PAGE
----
The thorny issues the justices had to untangle was whether a second party driver of a rental car like Byrd could legally refuse a police request to search the rental vehicle unless police had a warrant or probable cause, and further whether Byrd was still entitled to protection the under Fourth Amendment. In a unanimous decision, the justices rejected the government's argument that Byrd had no expectation of privacy because he wasn't listed as a second party driver.

"People who borrow rental cars from friends or family are legally entitled to the same protection against police searches as the authorized driver," wrote Justice Anthony Kennedy in the majority opinion. "There may be countless innocuous reasons why an authorized driver might get behind the wheel of a rental car and drive it."

Justice Anthony Kennedy wrote the majority opinion. (USSC)
White House Solicitor General Noel J. Francisco had urged the justices to hold Mr. Byrd to the terms of the rental agreement. "It is common knowledge that car rentals are a personal transaction that does not make the car available for general enjoyment and that the straw man car rentals disserve society by frustrating law enforcement efforts to prevent smuggling and other crimes," he argued.

What is unusual about the Supreme Court ruling in this case is the fact the high court affirmed the defendant's conviction but the justices sent back to the lower appellate court to address important issues as it relates to whether the defendant was entitled to expectation of privacy and not be subjected to "unreasonable search and seizures."

Here are the remanded issues the appeals court, the 3rd Circuit Court of Appeals in Philadelphia, must now consider

(1) Whether an individual "who intentionally uses a third party to obtain a rental car by a fraudulent scheme for the purpose of committing a crime lacks a reasonable expectation of privacy in the rental car driven by the defendant."

(2) Whether the officers had probable cause to search the rental car, and whether these or other issues warrant further remand to the District Court or such issues should be addressed by the court in the first instance.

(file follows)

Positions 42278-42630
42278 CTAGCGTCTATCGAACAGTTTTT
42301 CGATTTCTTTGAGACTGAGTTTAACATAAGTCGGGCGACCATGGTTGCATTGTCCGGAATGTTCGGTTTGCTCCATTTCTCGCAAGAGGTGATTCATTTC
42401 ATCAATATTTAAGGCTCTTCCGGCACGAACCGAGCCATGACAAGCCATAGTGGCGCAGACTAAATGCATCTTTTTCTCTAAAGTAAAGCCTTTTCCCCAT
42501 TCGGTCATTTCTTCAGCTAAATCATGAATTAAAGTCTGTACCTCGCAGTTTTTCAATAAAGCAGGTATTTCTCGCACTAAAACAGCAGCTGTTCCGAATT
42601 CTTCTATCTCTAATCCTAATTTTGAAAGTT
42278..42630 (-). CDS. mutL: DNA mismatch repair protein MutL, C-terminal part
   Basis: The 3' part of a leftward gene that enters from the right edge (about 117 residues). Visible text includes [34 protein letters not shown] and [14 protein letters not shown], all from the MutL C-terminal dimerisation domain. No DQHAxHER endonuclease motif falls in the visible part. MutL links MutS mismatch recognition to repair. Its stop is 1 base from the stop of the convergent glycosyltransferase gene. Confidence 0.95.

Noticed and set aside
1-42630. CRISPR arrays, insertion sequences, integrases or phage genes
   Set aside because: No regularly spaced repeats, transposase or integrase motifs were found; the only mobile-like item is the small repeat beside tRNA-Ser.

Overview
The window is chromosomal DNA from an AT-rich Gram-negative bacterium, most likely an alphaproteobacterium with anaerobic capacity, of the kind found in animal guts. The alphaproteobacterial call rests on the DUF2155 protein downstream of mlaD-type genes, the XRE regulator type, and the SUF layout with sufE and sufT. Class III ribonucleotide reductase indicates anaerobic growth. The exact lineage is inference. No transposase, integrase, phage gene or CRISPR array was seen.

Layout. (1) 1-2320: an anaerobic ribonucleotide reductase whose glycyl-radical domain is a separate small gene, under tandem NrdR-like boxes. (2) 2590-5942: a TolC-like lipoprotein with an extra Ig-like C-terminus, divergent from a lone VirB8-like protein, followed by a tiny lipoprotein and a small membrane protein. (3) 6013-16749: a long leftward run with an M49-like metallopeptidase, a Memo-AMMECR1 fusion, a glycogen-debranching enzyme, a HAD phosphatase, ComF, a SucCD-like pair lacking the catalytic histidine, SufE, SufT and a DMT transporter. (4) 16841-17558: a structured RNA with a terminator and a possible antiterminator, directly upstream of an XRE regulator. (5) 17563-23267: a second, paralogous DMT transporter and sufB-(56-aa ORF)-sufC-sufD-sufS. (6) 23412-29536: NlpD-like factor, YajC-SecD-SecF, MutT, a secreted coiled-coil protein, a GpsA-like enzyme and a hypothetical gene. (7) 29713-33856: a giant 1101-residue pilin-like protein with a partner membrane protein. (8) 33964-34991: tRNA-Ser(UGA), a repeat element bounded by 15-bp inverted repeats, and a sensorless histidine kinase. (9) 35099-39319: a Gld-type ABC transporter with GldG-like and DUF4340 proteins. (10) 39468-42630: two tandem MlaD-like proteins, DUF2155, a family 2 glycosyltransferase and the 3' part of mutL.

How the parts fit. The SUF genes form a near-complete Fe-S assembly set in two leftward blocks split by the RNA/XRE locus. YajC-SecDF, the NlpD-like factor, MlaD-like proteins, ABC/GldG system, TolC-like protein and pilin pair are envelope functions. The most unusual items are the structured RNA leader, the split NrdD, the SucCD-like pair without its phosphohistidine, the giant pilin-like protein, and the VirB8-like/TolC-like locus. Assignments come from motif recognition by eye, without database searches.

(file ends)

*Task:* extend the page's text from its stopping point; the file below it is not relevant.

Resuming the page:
(3) And if police had any other probable cause to stop Byrd other than the original traffic stop.

New York criminal defense attorney Robert M. Loeb, who argued Byrd's case before the high court, told Drug War Chronicle, "Now we must revisit the same issues that the District Court and the Third Circuit have already decided in favor of the government," he explained. "If the lower court reiterates that officers had probable cause to stop and search the car and seize the drugs under their probable cause theory," Byrd stays in prison," because then the Fourth Amendment doesn't protect him," Loeb explained.

David Rudovsky, a Penn State Professor and search and seizure expert, told the Chronicle, "As the court stated, there is no bright-line rule for second drivers; my view is that long as the driver is not a thief or carjacker, there is a good claim to an expectation of privacy."

The ACLU and the National Criminal Defense Lawyer Association filed a friend brief in Byrd's case, claiming the Supreme court's ruling would likely have an outsized effect on black and Hispanic drivers. "There is a commonly held misconception that car rental is a luxury reserved for the wealthiest individuals," the ACLU filing said. To prove their facts, the ACLU noted that a 2010 tax study found "that more car rentals occur at neighborhood locations than at airport locations."

Studies have shown that black drivers are more likely than white ones to be pulled over by the police and more likely to be searched during the stop.

On appeal to the Supreme Court, Byrd's attorneys had argued: "Whether he was on the car rental agreement was actually irrelevant to whether he had a reasonable expectation of privacy under the Fourth Amendment."

Byrd's attorney had also previously argued before the Third Circuit and the Supreme Court that "millions of car rentals take place annually in the United States." They insisted that if the government won, "Police would have an incentive to pull over a rental car driver who commits a traffic violation because police would know they could search the car if the driver wasn't listed on the rental agreement."

Suspicious Traffic Stop

Terence Byrd's journey to the nation's Supreme Court began on September 17, 2014, at a Budget car rental in Wayne, New Jersey. While Byrd waited outside, Latasha Reed, his girlfriend with whom he sired five children, went into Budget and signed an agreement to rent a new Ford Fusion. Reed's car rental agreement explicitly stated that additional drivers would only be allowed with "prior written consent." Reed did not add Byrd or any other drivers onto the rental agreement.

Driving a rental doesn't mean you give up your rights (Creative Commons)
Once a Budget employee finalized the paperwork, Reed gave the keys to Byrd, who began his trek toward Pittsburg, Pennsylvania. While driving near Harrisburg, Pennsylvania, Byrd came upon State Trooper David Long who later claimed he stopped Byrd for either driving too long in an illegal left lane or while Byrd gripped the steering wheel at the "10 and 2" position, which is known as a "hand play" that many drivers use while holding a vehicle's steering wheel in an unsafe manner, notwithstanding an additional fact that Byrd's driver's seat was too far back reclined!